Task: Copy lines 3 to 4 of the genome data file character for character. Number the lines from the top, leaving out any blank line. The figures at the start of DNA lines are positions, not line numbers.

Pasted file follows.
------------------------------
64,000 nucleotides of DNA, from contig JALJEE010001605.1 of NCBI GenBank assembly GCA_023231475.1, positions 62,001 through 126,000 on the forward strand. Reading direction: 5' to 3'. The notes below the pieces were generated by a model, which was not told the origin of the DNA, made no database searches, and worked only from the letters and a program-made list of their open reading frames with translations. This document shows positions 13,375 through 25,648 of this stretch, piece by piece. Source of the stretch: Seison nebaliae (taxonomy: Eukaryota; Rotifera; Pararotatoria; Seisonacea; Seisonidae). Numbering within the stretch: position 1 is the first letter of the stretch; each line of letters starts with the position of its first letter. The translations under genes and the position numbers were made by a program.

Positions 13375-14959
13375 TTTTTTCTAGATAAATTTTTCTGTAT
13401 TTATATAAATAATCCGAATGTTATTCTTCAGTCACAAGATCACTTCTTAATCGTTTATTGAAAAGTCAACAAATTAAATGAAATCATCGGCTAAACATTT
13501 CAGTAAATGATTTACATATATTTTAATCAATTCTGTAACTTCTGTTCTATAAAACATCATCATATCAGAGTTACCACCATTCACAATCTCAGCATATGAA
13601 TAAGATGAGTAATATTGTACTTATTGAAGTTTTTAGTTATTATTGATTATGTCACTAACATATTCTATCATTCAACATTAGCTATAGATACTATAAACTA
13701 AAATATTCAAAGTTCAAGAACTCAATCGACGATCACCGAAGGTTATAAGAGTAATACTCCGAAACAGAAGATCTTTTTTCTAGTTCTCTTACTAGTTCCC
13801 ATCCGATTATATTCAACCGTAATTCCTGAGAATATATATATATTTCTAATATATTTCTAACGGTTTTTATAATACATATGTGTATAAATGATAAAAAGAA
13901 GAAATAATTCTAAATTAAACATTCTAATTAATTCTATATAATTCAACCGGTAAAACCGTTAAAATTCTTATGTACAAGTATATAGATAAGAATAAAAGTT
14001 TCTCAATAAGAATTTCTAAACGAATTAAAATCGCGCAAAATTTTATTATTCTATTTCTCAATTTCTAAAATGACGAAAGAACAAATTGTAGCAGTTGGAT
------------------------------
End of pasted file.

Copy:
13375 TTTTTTCTAGATAAATTTTTCTGTAT
13401 TTATATAAATAATCCGAATGTTATTCTTCAGTCACAAGATCACTTCTTAATCGTTTATTGAAAAGTCAACAAATTAAATGAAATCATCGGCTAAACATTT